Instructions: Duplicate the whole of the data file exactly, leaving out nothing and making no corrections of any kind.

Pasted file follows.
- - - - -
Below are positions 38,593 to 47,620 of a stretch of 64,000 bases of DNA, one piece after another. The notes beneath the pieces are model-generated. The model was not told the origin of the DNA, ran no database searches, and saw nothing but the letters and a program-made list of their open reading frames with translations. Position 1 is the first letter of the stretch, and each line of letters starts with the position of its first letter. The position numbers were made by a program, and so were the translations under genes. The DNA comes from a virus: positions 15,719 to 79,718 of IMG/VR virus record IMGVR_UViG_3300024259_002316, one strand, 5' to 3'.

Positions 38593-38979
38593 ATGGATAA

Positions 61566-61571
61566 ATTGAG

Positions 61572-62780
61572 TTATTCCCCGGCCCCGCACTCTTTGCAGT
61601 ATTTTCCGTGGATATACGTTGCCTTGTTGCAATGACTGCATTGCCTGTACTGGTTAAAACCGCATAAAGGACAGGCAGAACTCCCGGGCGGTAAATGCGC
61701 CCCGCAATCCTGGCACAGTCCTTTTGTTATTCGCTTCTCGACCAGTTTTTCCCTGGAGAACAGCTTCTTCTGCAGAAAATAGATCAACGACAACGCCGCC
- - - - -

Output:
Below are positions 38,593 to 47,620 of a stretch of 64,000 bases of DNA, one piece after another. The notes beneath the pieces are model-generated. The model was not told the origin of the DNA, ran no database searches, and saw nothing but the letters and a program-made list of their open reading frames with translations. Position 1 is the first letter of the stretch, and each line of letters starts with the position of its first letter. The position numbers were made by a program, and so were the translations under genes. The DNA comes from a virus: positions 15,719 to 79,718 of IMG/VR virus record IMGVR_UViG_3300024259_002316, one strand, 5' to 3'.

Positions 38593-38979
38593 ATGGATAA

Positions 61566-61571
61566 ATTGAG

Positions 61572-62780
61572 TTATTCCCCGGCCCCGCACTCTTTGCAGT
61601 ATTTTCCGTGGATATACGTTGCCTTGTTGCAATGACTGCATTGCCTGTACTGGTTAAAACCGCATAAAGGACAGGCAGAACTCCCGGGCGGTAAATGCGC
61701 CCCGCAATCCTGGCACAGTCCTTTTGTTATTCGCTTCTCGACCAGTTTTTCCCTGGAGAACAGCTTCTTCTGCAGAAAATAGATCAACGACAACGCCGCC